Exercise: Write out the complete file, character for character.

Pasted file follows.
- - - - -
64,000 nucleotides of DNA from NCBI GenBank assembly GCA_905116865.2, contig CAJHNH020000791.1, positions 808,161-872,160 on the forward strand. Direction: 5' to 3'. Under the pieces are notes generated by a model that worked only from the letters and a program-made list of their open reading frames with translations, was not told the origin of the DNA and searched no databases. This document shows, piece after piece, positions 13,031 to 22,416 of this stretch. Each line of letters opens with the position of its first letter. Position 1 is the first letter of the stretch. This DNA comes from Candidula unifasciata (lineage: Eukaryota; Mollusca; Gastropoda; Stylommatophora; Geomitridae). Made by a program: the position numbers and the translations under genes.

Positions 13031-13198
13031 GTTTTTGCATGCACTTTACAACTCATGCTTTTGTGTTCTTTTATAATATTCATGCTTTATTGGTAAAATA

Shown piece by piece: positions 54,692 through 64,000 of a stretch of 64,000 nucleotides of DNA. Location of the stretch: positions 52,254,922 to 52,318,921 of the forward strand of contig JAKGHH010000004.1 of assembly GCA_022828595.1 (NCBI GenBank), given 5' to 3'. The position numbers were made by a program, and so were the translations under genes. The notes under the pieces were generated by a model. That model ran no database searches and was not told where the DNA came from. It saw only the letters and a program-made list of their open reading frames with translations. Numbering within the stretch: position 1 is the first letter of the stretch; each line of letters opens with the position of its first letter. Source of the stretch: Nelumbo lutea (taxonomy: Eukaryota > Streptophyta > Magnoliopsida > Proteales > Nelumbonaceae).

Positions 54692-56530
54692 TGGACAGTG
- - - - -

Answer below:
64,000 nucleotides of DNA from NCBI GenBank assembly GCA_905116865.2, contig CAJHNH020000791.1, positions 808,161-872,160 on the forward strand. Direction: 5' to 3'. Under the pieces are notes generated by a model that worked only from the letters and a program-made list of their open reading frames with translations, was not told the origin of the DNA and searched no databases. This document shows, piece after piece, positions 13,031 to 22,416 of this stretch. Each line of letters opens with the position of its first letter. Position 1 is the first letter of the stretch. This DNA comes from Candidula unifasciata (lineage: Eukaryota; Mollusca; Gastropoda; Stylommatophora; Geomitridae). Made by a program: the position numbers and the translations under genes.

Positions 13031-13198
13031 GTTTTTGCATGCACTTTACAACTCATGCTTTTGTGTTCTTTTATAATATTCATGCTTTATTGGTAAAATA

Shown piece by piece: positions 54,692 through 64,000 of a stretch of 64,000 nucleotides of DNA. Location of the stretch: positions 52,254,922 to 52,318,921 of the forward strand of contig JAKGHH010000004.1 of assembly GCA_022828595.1 (NCBI GenBank), given 5' to 3'. The position numbers were made by a program, and so were the translations under genes. The notes under the pieces were generated by a model. That model ran no database searches and was not told where the DNA came from. It saw only the letters and a program-made list of their open reading frames with translations. Numbering within the stretch: position 1 is the first letter of the stretch; each line of letters opens with the position of its first letter. Source of the stretch: Nelumbo lutea (taxonomy: Eukaryota > Streptophyta > Magnoliopsida > Proteales > Nelumbonaceae).

Positions 54692-56530
54692 TGGACAGTG